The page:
Ten must have spices in your kitchen
Ever cooked biryani without its aroma-spilling spices? Did you try eating halwa without a dash of elachi? Not even in the wildest of dreams would we find ourselves eating food sans spices and condiments. In India, they are a part and parcel of our lives. These spices did not evolve overnight but have been in extensive usage since the day ancient Ayurveda came into existence. Major spices were derived straight from the plant and used in medicinal preparations that were aimed to treat various ailments of the body.
Let’s take a sneak peak at the top ten spices you must have in your kitchen. If they are not found in your cabinet, time to visit the grocery store.
1. Ginger (Adrak) – Tea lovers just cannot survive without ginger tea. An important element in Indian food, ginger is an excellent medicine for lung-related disorders. Cold, cough, stuffy nose, headaches and other respiratory diseases can be effectively healed with ginger decoction.
2. Turmeric (Haldi) – A popular condiment that imparts colour to food isn’t just a colouring agent. Haldi or turmeric is a popular antiseptic agent and plays a key role in preserving food for longer durations. A pinch of turmeric to the food helps in smoother body metabolism and also fights unwanted fat globules from depositing in the body.
3. Cardamom (Elachi) – All Indian desserts are incomplete without elachi pods. Literature calls them ‘Grains of Paradise’ due to their sheer flavour enhancing property. Purifying blood, relieving gas and stomach cramps, improving digestion and treating sexual dysfunctions are all the responsibilities of cardamom.
4. Cloves (Lavang) – Though a little strong on the tongue, there’s no better medicine for the throat than a couple of cloves. All disorders related to the throat and sinuses can be effectively treated with these black floral pods. A strong flavour enhancer, the clove is extremely beneficial for sore and bleeding gums. This is the sole reason why clove oil is an important ingredient in toothpastes.
5. Asafoetida (Hing) – An integral part of the Indian tadka, asafoetida aids digestion like no other spice or condiment. Its food preservation property makes it an important component for pickles and chutneys in Indian homes. Babies usually suffer from colic cramps and a bloated tummy. Ayurveda suggests that a mix of hing in little warm water can be massaged on their tummies to relieve them from the pain.
6. Cinnamon (Dalchin) – A sweet spice, cinnamon must be a part of every diabetic’s diet because of its blood sugar controlling properties. It works better than many medications especially in those suffering from type 2 diabetes. Cinnamon leaf oil is an excellent remedy for toe nail fungus where the nail is eaten up by fungi.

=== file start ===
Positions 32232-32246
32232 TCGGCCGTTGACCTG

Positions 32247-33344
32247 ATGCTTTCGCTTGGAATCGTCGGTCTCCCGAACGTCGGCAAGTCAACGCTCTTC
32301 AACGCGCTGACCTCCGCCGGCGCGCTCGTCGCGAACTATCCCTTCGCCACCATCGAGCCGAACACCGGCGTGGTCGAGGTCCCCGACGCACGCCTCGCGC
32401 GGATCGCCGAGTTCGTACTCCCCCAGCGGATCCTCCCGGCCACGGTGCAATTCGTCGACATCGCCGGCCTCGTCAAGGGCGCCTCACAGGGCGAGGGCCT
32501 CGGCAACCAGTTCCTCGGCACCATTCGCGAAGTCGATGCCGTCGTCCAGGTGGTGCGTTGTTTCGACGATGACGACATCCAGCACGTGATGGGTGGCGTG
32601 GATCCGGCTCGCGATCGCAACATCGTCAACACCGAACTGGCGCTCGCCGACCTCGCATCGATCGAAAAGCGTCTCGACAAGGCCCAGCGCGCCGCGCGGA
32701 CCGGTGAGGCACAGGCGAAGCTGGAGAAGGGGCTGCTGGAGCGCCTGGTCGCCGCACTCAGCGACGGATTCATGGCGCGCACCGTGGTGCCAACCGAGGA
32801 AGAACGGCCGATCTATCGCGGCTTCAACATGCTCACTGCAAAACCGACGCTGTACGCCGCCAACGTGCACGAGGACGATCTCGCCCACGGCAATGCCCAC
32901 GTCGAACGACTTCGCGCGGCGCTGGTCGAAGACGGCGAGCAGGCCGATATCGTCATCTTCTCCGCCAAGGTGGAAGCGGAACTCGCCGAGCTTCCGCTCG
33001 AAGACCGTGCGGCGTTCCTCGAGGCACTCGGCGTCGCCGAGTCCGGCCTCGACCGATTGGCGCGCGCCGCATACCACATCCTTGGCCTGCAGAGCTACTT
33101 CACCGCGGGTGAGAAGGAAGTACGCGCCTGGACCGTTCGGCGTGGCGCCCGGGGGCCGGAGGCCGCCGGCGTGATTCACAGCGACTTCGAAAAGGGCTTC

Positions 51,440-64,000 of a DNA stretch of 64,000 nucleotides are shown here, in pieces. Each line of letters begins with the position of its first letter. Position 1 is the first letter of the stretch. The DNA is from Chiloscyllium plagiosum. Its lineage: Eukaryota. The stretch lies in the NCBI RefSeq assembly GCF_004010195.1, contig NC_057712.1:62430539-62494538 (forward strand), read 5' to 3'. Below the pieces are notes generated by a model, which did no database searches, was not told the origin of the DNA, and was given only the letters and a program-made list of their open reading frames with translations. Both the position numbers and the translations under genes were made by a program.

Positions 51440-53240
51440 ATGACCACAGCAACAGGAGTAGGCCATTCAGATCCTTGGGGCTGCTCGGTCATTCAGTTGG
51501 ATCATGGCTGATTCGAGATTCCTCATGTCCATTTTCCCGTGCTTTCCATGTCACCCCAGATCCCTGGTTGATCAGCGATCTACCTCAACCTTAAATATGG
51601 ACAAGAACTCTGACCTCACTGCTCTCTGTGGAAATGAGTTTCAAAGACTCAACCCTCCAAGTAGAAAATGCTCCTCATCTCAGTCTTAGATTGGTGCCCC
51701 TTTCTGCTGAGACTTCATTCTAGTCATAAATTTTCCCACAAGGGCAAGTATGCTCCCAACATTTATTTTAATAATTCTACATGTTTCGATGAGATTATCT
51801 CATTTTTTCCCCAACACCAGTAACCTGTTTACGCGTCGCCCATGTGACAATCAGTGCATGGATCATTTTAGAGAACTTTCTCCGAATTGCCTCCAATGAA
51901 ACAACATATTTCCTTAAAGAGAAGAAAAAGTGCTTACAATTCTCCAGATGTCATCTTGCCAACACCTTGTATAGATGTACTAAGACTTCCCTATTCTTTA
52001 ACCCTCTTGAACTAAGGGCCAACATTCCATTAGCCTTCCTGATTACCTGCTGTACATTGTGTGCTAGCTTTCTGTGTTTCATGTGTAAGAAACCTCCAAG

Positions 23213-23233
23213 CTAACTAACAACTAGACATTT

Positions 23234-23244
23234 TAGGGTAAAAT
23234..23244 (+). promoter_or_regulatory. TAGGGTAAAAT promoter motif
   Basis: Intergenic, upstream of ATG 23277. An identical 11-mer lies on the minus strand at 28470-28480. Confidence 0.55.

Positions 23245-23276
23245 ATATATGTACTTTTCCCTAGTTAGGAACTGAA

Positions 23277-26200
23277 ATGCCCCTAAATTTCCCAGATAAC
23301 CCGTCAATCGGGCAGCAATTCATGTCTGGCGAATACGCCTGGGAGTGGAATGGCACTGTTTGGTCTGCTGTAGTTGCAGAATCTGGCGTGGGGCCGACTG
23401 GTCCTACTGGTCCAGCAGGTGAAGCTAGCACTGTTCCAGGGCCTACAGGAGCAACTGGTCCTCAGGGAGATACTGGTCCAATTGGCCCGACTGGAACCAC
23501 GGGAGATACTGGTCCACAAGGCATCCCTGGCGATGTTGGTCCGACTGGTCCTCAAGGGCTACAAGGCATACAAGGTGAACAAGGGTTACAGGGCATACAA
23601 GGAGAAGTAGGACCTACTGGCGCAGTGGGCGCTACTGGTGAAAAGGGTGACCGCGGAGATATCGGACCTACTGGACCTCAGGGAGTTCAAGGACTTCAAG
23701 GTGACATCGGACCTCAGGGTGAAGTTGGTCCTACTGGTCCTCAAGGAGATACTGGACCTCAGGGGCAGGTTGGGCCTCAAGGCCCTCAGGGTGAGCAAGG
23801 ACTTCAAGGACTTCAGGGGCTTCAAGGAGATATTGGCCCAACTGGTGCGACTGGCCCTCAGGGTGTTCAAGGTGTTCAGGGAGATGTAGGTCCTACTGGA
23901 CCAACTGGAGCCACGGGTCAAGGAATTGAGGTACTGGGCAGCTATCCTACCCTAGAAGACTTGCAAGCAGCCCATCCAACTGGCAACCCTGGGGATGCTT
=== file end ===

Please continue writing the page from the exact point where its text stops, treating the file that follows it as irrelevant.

7. Aniseed (Saunf) – Is there any spice on the planet that freshens your breath within seconds of consuming it? Saunf is extremely beneficial in killing mouth bacteria, aiding digestion and preventing nausea in pregnant women. Those who are struggling with weight loss can solely depend on aniseeds. Consuming saunf regularly suppresses appetite and keeps you full for longer durations thus making you consume less food.
8. Caraway (Jeera) – The cousin of aniseed, caraway is a very popular spice in Indian households. Its distinct flavour and aroma make every dish special and appetising. Jeera contains the highest iron content among all spices and works best for those suffering from anaemia. Consuming warm jeera water on an empty stomach cures heartburn and indigestion too.
9. Black pepper (Kali mirch) – A recent study revealed that black pepper seeds can prevent breast cancer in women. Pepper seeds are rich in antioxidants and they flush free radicals from the body thus reducing the chances of cancers. These black seeds also scrape off cholesterol from the blood vessels and keep the circulatory system clean and allow smooth blood flow.
10. Chilli flakes (Lal mirch) – South Indians have a great affinity towards chilli flakes. Pickles especially are studded with chilli powder because it is a great preservative. Chillies contain a special enzyme called capsaicin which improves insulin regulation, fights cancers, boosts immunity and burns fat deposits near the belly area. On the flip side, too many chillies can damage stomach walls and lead to ulcers.